Why you should care: Whenever possible, your corporate social responsibility efforts should align with your organization’s offerings and provide a noticeable and necessary benefit to included communities or the world at large. Lyft’s programs highlight gaps in areas where a ride-sharing company could be a perfect fit.
When sharing your initiatives, ditch the marketing messages and instead focus on the people who need your help and have inspired the program.
- In focus: Communicators’ power to drive business purpose
- Trust in CEOs craters, Bed Bath & Beyond pulls ‘blackface’ jack-o’-lanterns, and Gen Z keys in on brand purpose
- Infographic: The benefits of purpose-driven marketing
Chipotle is again offering discounted burritos booritos for customers who show up in costume on Halloween:
༼ つ ╹ ╹ ༽つ Boorito is back!
Come in costume on 10/31 from 3pm to close for $4 entrées.
— Spooky Chipotle 👻 (@ChipotleTweets) October 24, 2018
This year’s promotion comes with an added twist, via TikTok: Consumers are encouraged to post before-and-after videos of them in costume with the hashtag #Boorito, and five users whose posts grab the most “likes” will each win free burritos for a year. Chipotle calls it the “TikTok Transformation” and has partnered with a few influencers to promote the contest:
With more and more Gen Z consumers gravitating to social media apps such as Snapchat, Instagram and TikTok, PR and marketing pros should expect to see highly creative approaches to reaching them, leaving standard messaging for platforms such as Facebook and Twitter.
YouTube creators come together to plant 20M trees
Influencer and content creator Jimmy “MrBeast” Donaldson organized a fundraiser in what he calls the “largest YouTube collaboration of all time.” The campaign seeks to raise $20 million to plant 20 million trees by January 2020. Donaldson partnered with Arbor Day Foundation on the fundraiser, dubbed #TeamTrees, in which more than 600 YouTube influencers have joined so far.
Why it matters: Similar to the Ice Bucket Challenge, this fundraiser is already going viral, thanks to influencers taking up the cause to make a difference. It’s a timely reminder that you can partner with social media superstars on more than just your next marketing message.
YouTube also committed to covering the donation transaction costs for the initiative, which also helps promote the social media platform’s new “Donate” button. The tool can be useful for organizations of all stripes launching a fundraiser or corporate social responsibility campaign that asks consumers to pitch in.
- The best marketing strategies for nonprofit organizations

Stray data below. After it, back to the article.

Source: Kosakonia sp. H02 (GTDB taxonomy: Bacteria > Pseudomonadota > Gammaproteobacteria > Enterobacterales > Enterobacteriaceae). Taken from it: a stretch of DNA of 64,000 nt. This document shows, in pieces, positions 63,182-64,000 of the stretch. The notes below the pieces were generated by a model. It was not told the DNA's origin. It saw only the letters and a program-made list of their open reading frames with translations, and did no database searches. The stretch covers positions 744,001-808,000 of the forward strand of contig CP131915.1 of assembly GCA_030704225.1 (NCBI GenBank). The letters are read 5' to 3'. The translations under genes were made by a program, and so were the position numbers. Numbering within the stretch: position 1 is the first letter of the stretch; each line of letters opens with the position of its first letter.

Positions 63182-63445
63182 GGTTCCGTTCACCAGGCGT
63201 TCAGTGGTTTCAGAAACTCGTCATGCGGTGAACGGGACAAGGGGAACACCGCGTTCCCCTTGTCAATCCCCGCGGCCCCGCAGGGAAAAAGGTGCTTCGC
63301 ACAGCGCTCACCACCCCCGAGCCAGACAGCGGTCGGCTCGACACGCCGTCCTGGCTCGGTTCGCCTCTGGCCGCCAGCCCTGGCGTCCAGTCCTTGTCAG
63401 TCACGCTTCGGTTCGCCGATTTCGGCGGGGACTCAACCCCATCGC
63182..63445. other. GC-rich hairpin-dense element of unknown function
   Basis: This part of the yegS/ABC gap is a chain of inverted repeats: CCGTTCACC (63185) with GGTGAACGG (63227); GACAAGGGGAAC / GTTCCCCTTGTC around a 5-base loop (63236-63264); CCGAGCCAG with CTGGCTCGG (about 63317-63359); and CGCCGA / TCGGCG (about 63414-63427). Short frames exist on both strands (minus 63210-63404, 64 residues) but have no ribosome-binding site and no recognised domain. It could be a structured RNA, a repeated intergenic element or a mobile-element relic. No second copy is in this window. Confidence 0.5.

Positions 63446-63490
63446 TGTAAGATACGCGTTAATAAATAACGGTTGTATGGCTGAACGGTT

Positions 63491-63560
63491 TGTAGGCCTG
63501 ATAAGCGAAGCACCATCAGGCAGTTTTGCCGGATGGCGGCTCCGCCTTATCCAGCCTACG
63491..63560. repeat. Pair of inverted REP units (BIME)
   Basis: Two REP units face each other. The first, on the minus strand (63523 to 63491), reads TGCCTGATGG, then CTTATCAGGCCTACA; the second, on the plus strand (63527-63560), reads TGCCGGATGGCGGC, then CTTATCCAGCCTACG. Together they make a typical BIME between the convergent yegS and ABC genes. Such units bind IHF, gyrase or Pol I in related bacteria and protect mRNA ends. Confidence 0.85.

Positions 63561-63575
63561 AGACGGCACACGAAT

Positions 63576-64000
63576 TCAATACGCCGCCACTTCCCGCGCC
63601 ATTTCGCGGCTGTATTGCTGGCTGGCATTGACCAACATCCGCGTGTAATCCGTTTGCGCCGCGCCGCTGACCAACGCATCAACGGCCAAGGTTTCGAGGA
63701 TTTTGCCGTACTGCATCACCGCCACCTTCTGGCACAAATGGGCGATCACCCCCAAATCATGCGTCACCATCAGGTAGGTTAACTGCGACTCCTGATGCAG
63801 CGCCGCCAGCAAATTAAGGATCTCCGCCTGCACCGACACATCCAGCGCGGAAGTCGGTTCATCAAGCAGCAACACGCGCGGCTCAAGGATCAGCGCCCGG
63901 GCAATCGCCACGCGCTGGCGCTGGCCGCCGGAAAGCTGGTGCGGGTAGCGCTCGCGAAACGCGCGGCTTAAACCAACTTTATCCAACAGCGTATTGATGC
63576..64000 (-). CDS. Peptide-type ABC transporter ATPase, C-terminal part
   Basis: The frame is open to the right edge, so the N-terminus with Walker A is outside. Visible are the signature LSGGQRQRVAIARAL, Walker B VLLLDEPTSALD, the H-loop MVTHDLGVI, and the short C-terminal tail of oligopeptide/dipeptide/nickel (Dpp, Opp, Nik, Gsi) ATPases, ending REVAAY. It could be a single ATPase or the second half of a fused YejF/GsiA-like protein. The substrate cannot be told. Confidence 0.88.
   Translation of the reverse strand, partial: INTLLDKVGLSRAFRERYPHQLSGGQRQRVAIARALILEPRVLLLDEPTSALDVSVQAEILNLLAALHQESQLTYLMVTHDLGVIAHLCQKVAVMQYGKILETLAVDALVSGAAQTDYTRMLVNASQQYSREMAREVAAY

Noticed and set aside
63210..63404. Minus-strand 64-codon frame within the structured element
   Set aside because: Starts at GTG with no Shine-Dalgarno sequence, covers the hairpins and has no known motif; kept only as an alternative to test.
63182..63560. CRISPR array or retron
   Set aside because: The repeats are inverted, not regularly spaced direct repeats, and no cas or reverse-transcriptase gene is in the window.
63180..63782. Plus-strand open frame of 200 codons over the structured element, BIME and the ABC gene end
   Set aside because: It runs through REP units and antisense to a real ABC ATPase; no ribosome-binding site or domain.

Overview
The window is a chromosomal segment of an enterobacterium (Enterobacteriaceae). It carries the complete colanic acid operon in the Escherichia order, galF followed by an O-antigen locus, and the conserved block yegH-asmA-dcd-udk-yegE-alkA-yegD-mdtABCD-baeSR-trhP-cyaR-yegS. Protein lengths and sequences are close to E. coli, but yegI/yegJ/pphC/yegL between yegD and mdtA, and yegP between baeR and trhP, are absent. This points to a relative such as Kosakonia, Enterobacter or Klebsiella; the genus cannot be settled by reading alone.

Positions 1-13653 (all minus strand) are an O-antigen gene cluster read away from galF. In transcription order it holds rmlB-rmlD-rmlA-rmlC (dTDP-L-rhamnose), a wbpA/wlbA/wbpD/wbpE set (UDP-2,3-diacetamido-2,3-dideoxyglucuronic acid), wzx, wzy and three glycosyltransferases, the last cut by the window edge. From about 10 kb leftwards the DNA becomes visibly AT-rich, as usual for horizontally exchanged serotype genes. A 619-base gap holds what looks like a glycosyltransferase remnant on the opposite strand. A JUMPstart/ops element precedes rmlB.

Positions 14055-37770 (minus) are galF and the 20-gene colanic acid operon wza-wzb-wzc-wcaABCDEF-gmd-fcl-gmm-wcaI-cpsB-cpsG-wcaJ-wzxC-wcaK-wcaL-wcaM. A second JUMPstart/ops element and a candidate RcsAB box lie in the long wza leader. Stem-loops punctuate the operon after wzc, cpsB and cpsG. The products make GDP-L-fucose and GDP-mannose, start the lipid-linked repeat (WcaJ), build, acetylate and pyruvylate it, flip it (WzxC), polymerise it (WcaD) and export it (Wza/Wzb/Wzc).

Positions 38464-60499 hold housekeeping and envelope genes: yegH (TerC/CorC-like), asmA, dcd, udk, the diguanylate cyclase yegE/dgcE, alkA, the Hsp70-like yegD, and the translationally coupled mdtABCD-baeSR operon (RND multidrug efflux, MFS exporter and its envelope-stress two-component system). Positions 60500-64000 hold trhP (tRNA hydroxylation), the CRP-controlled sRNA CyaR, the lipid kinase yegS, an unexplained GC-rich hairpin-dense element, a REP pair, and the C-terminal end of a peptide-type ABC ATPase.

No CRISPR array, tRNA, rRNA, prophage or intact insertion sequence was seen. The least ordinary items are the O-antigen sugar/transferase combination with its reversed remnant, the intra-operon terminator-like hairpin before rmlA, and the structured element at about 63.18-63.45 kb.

- How a hospital’s PR team responded to a fundraiser frenzy
- Study: How to make the most of your YouTube channel
WHAT YOU SAID
We asked what your No. 1 content priority is for the upcoming year, and 36% of you said video is your focus. Social media content came next with 28% of you naming it as your priority, followed by long-form web content (26%).
What's your No. 1 content priority for next year? Share your thoughts with our hashtag #morningscoop to be featured in Monday's newsletter.
— PR Daily (@PRDaily) October 25, 2019
Though long-form web content wasn’t the top choice, communications pro Kamreshan Moonsamy said capitalizing on that type of content enables you to boost customer experience while steering traffic to your website, whether through your blog or other webpages:
Web content is royalty. It is pure form engagement. The consumer is in the brand arena and away from any other media distraction on social platforms. So to capitalize on that opportunity is a must. No, not funnels. But CX intensity.#MorningScoop
— Kamreshan Moonsamy (@KamCanDoIt) October 25, 2019
No matter your content priority for 2020, ask yourself how you can better tailor each piece to your audience and how you can repurpose what you create across channels and campaigns.
As we near Halloween, lots of things—including unforeseen PR crises—can frighten even the calmest communicator. What’s the scariest thing (outside of a crisis) that you might encounter this week?
It's Halloween week, PR pros! Outside of an unforseen PR crisis, what's the scariest thing you might encounter?
Share your other workplace and industry frights with us under #MorningScoop, and we'll share in tomorrow's roundup.
— PR Daily (@PRDaily) October 28, 2019
Please weigh in and share your thoughts under the #MorningScoop hashtag.